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Tuesday, January 28, 2014

Abraham, Isaac, and the Heresy of Reason

In Scripture, Abraham is tested by God. God asks Abraham to sacrifice his only son, Isaac, as a burnt offering to the Lord. Most of us know this story and most of us can recognize that Abraham is also a type of God the Father sacrificing God the Son. (If you'd like to read it yourself, it can be found in Genesis 22:1-19.)

I believe that this story actually happened. I believe that it is not only true as a type or a parable but as a factual occurrence in history. I believe the story is true.

If we understand the story, we can recognize that the "testing" of Abraham isn't a testing of his integrity. God is not trying to see if Abraham is willing to violate universal morality (such as "do not kill"). Instead, God is testing Abraham to see if he's willing to sacrifice his legacy. Isaac is the only chance for Abraham's life to go on through his offspring and as confirmation, the reward for Abraham's passing of the test is that he will be blessed through descendants "as numerous as the stars."

But if we hold up this story to morality, God's morality, we must instantly be quite horrified. I don't know how to reconcile the factual nature of the story with a morality that states murder is wrong, something almost every culture at every time has known. But whatever Abraham must have thought or felt, we know how we would think or feel in this situation. The difference is that reason must play a vital role in our faith.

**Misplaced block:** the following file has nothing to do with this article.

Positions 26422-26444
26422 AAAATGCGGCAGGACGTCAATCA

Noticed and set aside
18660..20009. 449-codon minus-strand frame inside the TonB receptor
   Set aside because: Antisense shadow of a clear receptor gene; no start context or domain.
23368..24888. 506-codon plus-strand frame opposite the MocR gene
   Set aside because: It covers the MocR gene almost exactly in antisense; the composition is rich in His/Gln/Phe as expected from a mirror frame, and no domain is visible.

Many Christians view reason as the enemy of faith. But reason and even common sense have been an aid to Christians throughout the ages from St. Augustine to St. Aquinas to even contemporaries like C. S. Lewis (apologetics is merely reasonable argumentation). Pope Benedict XVI stated famously that faith and reason are not at odds and that if it appears they are, then you're misunderstanding at least one of them.

In the tradition of Augustine and Aquinas we can affirm that "all truth is God's truth." We need not fear what Christians at times have thought stood in opposition to their faith and interpretation of Scripture - a heliocentric solar system, women learning and in leadership roles, the belief that slavery was wrong despite its presence in the Bible, and, in our modern day, things like evolution.

You don't have to believe in evolution, of course, but don't be afraid of science. We continue to push back against reason because we feel threatened. Rather than giving reason license to inform and enrich our faith, we wish to banish its authority altogether. This is because doing so is easier than having to negotiate reason's influence on us. We might not like where reason leads us.

Imagine for a moment that you are in Abraham's place. You hear an audible, physical, divine voice asking you to kill your child, or your spouse, or your parents. You believe that it's God. Would you go through with it? I do not wish to and cannot say that Abraham was wrong because I am neither an exegete nor do I fully understanding the cultural and religious attitudes of the time. But I can say, without a doubt, that in our own hypothetical scenario, you would be absolutely wrong to go through with it. Here is where reason must inform faith and we would all have to say, "No."